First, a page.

Road Repairs Update

Some road repairs have taken place this week. The work was performed on Chestnut Forest and Red Oak Forest Roads where there might be some short delays during the work. Road repairs were also designated for the intersection of Hickory Forest Road and Fairview Forest Drive.

Phase One of the four-year plan to resurface all of our roads was completed in the late fall. An extra layer of sealant, called fog coat was applied to ensure greater longevity of the surface. It is more waterproof, and its blacker appearance will enhance snow and ice melt in the event of such during the winter months.

Fewer and fewer contractors are willing to work on our difficult roads. Anyone interested in paving driveways may run into the same consternation. In this light, we are ever grateful for Mr. Emery’s willingness to allow his company to work in our community, which he too calls home. The master plan calls for marking the road as a measure for safety. This will most likely be taken care of in-house by volunteers.

One final road reminder: as it is stated in our regulations, no metal tracked vehicles are allowed to drive on our roads, as they tend to damage the roads.  Homeowners whose contractors create damage would be held responsible for the cost of repairs.

Board Meeting Highlights

The February FFHA Board Meeting was held on Monday, February 13th. A member of the Buncombe County Sheriff’s Department was in attendance to discuss future meetings for members of the community touching on scams and frauds and situational awareness. The Board tentatively decided to hold a meeting on the Friday evening before the Saturday Annual Meeting in April so property owners can attend.

The Communications Committee reported that the first blast email should go out soon and be followed by monthly blast emails thereafter. About 160 email addresses are on the blast email database with some households having two entries. There is an on-going effort to get remaining property owners on board for the blast email project which will replace the printed community newsletters.

Gary Bolick resigned from his director position on the board at the February meeting but will continue his volunteer duties as Roads Committee Chair. Gary had served as a director since 2011 after serving as Green Space Committee Chair for several years. The Board members commended Bolick for his service over the past several years serving as a director in addition to handling the duties of heading up the Roads Committee.

Stacie Litsenberger, Hickory Forest Road, has been appointed to the board vacancy and will complete the director term vacated by Bolick. Stacie is an occupational therapist doing what she loves to do — making a difference in the lives of people who need help. Before retiring from the Army in 2010 as a major, Stacie was deployed three times in combat zones. As commander of a medical detachment unit in Iraq, she made military history by being the first to use skilled therapy dogs to help troops battle stress.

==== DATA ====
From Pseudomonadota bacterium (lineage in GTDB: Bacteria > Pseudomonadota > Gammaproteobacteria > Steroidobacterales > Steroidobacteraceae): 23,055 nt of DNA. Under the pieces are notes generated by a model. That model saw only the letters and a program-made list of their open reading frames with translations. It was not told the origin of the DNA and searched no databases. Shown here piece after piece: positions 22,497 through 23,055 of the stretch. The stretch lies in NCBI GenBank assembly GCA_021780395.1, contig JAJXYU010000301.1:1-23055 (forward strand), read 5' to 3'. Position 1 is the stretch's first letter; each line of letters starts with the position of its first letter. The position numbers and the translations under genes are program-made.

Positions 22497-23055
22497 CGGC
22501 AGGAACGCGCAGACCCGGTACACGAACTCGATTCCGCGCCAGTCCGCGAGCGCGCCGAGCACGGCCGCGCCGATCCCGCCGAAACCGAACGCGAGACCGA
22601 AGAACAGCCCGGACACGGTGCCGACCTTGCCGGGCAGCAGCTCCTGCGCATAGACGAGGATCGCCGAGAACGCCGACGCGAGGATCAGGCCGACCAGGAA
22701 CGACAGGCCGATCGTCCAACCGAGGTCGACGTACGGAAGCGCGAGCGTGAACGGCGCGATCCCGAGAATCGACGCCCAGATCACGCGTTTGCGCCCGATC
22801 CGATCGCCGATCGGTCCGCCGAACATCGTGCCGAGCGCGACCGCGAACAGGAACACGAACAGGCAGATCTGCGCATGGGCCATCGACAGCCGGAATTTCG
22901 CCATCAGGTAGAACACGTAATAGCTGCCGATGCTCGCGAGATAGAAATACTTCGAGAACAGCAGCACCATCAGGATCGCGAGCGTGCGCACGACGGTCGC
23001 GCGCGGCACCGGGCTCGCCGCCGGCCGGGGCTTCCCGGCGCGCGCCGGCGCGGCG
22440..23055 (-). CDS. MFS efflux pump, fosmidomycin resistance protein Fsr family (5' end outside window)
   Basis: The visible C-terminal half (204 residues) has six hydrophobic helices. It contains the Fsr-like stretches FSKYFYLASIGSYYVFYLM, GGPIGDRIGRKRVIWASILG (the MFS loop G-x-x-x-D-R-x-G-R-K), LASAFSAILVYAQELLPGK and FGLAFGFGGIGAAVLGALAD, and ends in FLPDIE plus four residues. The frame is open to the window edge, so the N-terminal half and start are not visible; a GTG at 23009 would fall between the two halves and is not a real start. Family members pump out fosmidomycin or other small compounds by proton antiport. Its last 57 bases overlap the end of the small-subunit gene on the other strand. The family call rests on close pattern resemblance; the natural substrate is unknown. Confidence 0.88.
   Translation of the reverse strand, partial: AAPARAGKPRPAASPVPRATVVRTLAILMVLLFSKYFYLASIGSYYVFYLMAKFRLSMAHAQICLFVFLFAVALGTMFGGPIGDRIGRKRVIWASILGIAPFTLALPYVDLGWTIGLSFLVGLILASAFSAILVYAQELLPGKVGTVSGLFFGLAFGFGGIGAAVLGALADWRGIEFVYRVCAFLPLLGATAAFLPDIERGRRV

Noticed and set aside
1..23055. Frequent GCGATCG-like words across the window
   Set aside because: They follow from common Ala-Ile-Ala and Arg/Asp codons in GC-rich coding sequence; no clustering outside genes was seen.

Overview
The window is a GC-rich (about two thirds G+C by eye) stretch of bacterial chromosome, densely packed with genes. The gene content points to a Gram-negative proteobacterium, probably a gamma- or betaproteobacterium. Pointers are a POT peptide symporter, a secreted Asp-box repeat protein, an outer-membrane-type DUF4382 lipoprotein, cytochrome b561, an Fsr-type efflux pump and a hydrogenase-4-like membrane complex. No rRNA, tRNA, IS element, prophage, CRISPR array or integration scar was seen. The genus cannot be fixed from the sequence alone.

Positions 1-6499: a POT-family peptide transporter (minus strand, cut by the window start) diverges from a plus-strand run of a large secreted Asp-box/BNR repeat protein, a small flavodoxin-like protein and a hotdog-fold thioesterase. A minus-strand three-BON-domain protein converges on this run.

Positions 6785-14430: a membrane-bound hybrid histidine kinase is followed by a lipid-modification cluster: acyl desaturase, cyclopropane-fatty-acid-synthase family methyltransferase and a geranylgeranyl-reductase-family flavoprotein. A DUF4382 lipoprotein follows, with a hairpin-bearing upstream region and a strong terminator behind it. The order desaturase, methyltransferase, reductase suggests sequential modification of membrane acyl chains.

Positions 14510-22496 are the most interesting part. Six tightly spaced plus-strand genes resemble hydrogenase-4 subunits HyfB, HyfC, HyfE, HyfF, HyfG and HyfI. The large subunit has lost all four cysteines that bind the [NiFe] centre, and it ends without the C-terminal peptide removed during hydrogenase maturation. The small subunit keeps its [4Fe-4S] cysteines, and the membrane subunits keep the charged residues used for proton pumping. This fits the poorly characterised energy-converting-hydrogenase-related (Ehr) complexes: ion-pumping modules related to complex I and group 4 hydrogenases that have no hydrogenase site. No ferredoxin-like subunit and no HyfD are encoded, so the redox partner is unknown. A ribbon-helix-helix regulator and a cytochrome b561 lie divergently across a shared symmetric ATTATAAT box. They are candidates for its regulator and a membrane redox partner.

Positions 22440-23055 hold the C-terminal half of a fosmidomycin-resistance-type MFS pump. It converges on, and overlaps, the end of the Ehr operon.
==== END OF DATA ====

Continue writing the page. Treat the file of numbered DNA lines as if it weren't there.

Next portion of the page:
Annual Meeting Date Set

The Board has announced the date for the 2017 FFHA Annual Meeting — Saturday, April 29th. The meeting will be held at the Clubhouse with the registration and buffet beginning about 11:30. Mark your calendars, save the date, and make plans to attend. “Annual Meeting 2017” has been added to the website menu list to keep property owners updated on the program for the April event.

March Board Meeting

The last Board Meeting before the Annual Meeting is scheduled for Monday, March 13th, at 6 p.m. at the Clubhouse. Property owners are invited to attend these monthly business meetings of the Association.

Don Duncan

Donald Gene Duncan, a long-time resident of Charlotte and a property owner in Fairview Forest, died Sunday, February 19, 2017.

Don had a distinguished career in chemical engineering and the U.S. Navy. He served active duty primarily in the Submarine Service, then as an instructor at the U.S. Naval Academy, taught at the University of South Carolina, and later served  in the Naval Reserve. He moved to Charlotte in 1970 to work with insurance brokers mainly serving textile corporations and ultimately became a corporate risk manager for one of the larger companies and after retirement, continued to serve as a consultant up until 2015.

Duncan was predeceased by his partner of 45 years, Clyde Green who died in February 2016. They purchased a home in Fairview Forest in 1998 and visited the mountain regularly.

He is survived by two daughters, a son and grandchildren and great-grandchildren as well as a niece and nephew. A celebration of his life will be held by his family at a later date. Per his wishes, his remains will be buried at sea.

Communicating With Our Homeowners in the 21st Century

Our first blast email was sent to property owners on Wednesday, February 22nd. Be sure you are signed up to receive FFHA communications by sending your email address to

There are still a few property owners who have not submitted their email addresses for our blast emails. This function replaces the mailed-out newsletters with an electronic version, both as a cost savings and as a method for more timely communication. We’ll be able to report on the monthly meeting and alert everyone to any issue that arises — wildfires to blizzards to updates on our road management and other matters of importance.

Email addressess will not be circulated; all email will be blind copied so addresses will remain private. Emails from FFHA will come with relevant information and be an infrequent nuisance. We encourage those who have not done so to sign up.

Discussion on Snow Removal

Why the Board did not plow after the January snowstorm?

Based on the prevailing conditions of the first snow, the Board decided not to plow after the January 7th snowstorm. Because of our tight budgets, the Board does not take spending FFHA money lightly. Considerable thought goes into all expenditures, and this snow event was no different. The Board has to make decisions that are best for the entire community, not only for residents who live here year round, but for all property owners, even those that do not live here, and for those that don’t even have a house on their property. It was not very many years ago that plowing after any snow event would not have even been considered.